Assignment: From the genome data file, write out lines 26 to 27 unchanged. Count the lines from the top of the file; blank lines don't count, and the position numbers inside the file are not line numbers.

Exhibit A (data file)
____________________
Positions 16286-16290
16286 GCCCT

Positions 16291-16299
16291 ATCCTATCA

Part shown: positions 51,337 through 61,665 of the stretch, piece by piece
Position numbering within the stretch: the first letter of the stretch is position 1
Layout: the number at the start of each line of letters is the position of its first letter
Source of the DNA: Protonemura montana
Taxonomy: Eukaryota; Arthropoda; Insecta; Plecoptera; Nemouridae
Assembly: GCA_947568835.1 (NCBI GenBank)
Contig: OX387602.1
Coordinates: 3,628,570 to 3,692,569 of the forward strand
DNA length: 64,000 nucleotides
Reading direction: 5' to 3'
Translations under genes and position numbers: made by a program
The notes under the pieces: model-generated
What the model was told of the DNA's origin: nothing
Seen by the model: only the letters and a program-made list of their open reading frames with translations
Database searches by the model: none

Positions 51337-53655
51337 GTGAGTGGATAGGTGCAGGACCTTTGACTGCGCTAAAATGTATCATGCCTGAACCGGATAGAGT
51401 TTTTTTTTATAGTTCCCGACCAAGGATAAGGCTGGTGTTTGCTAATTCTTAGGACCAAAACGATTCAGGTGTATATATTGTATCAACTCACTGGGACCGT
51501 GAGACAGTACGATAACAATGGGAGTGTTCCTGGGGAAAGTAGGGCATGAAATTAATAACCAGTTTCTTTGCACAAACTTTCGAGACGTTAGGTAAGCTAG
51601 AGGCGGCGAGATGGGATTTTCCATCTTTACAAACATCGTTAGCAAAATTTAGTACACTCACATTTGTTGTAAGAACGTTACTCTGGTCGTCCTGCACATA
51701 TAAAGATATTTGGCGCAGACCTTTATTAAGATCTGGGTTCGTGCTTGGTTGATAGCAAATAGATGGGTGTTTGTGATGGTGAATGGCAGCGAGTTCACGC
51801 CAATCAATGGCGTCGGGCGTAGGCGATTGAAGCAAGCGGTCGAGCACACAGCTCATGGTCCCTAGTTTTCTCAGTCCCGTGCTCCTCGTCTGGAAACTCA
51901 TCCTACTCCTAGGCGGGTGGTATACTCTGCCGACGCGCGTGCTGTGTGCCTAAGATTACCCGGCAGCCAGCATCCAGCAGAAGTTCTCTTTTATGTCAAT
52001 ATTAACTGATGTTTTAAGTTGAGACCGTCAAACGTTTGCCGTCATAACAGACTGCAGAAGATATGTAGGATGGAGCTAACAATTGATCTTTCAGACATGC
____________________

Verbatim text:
51801 CAATCAATGGCGTCGGGCGTAGGCGATTGAAGCAAGCGGTCGAGCACACAGCTCATGGTCCCTAGTTTTCTCAGTCCCGTGCTCCTCGTCTGGAAACTCA
51901 TCCTACTCCTAGGCGGGTGGTATACTCTGCCGACGCGCGTGCTGTGTGCCTAAGATTACCCGGCAGCCAGCATCCAGCAGAAGTTCTCTTTTATGTCAAT